The scope of the challenge universities face from the COVID-19 pandemic is multi-dimensional and still unfolding. But a few consequences, at least for the near-term, are certain. One is the move to remote course delivery, with in-person classes considered too risky in the current public health environment. Another is that gatherings such as convocation cannot proceed. A third is that grading has to be flexible and take into consideration the extraordinary circumstances faced by students. But for the most part, those are small and manageable. The institutions are still functioning, although at a suboptimal level.
The elephant in the room is money, or more specifically the loss of revenue. If universities, colleges and polytechs suffer the hits to their bottom line that some predict, uncomfortable questions need to be asked about the responsibility of faculty and administration to carry their share of the financial burden.
It is too early to know with precision how big the financial impact from the pandemic will be on post-secondary institutions. The consensus is it will be significant, and in some cases extreme enough to threaten their financial viability. The key factor is the potential for lost revenue from international students’ tuition, which in many cases is essential for universities to meet their operational needs. How big a risk is this? Huge. In the UK, where some are predicting a financial tsunami will hit the post-secondary sector, some institutions are preparing for an 80-100 per cent decline in international students.
In Canada and elsewhere, international students pay a vast differential over domestic students.1 On average in 2018, international students paid more than $25,000 in tuition, compared to about $7,000 for domestic students. With a premium like that, not to mention ancillary revenues from student residences to food, it’s little wonder that universities put a great deal of emphasis on attracting students from outside the country. From 2000 to 2018, international student enrolment in Canada grew from less than 45,000 to almost 300,000.2 On average, Statistics Canada reports that international students make up 12 per cent of overall enrolment.3 At some universities, for example Cape Breton University where international students represent more than 50 per cent of enrolment, that percentage is considerably higher and any reduction in it will have an immediate and serious impact on their viability.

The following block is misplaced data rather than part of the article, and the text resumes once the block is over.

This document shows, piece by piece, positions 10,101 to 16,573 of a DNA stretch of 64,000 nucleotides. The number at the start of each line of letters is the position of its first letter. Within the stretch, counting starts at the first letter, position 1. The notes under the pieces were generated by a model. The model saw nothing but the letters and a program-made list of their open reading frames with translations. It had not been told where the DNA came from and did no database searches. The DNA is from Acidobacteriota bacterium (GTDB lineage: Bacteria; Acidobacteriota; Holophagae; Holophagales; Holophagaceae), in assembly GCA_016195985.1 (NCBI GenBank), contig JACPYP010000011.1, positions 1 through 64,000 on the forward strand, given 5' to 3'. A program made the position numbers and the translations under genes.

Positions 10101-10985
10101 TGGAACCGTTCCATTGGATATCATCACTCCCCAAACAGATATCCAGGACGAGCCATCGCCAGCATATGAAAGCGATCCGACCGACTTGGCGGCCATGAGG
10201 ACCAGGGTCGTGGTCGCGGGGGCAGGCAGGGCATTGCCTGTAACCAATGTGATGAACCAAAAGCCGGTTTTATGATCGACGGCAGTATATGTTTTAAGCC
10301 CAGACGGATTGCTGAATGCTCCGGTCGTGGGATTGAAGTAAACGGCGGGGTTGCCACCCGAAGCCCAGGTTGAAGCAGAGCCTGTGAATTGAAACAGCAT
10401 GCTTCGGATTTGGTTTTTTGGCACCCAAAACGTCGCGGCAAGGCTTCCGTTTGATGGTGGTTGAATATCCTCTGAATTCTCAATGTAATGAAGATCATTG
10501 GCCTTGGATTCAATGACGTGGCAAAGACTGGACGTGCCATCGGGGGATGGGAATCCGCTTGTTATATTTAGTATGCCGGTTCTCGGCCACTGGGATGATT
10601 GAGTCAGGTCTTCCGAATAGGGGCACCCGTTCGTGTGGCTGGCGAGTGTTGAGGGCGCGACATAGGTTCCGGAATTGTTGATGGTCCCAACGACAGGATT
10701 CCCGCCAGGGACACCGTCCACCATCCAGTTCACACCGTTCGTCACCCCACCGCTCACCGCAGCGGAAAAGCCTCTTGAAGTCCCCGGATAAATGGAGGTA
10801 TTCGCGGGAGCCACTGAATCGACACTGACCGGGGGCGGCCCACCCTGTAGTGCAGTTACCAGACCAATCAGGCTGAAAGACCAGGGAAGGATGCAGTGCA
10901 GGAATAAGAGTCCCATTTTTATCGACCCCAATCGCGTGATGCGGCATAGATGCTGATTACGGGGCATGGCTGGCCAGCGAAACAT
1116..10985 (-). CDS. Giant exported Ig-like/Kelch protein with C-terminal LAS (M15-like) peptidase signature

Things can change, and hopefully they will in the coming weeks and months. Perhaps international numbers will hold up, as students outside Canada register for online delivery of courses. But the potential for a massive loss in international student enrolment in the fall is not only possible, but likely. Travel restrictions, the inability to secure student visas and the public health dangers of student mobility across international boundaries could very easily lead an evaporation of international student numbers and the tuition they pay. Assuming the 12 per cent enrolment average, and a 350 per cent tuition premium they pay for attending a Canadian university, it amounts to a massive and crippling loss in revenue.
A complicating factor has been declining financial support from government. Three years ago, the universities faced a cut in their operating grant from the Saskatchewan government. Since then the annual grant has been frozen, and this year received a one per cent increase. The net result has been that government funding as a percentage of the universities total revenue has fallen by four per cent in the last four years.
So, couple that with a major loss in revenue from international students, which has been critical to maintaining financial stability, and big trouble lurks. The issue is what to do about it, and how is the burden distributed? With salaries making up 75 per cent of operating budgets and tuition already at levels many students say are already too high, the answer is obvious. It’s job losses for support staff and salary reductions, coupled with the possible elimination of highly-paid administrative positions.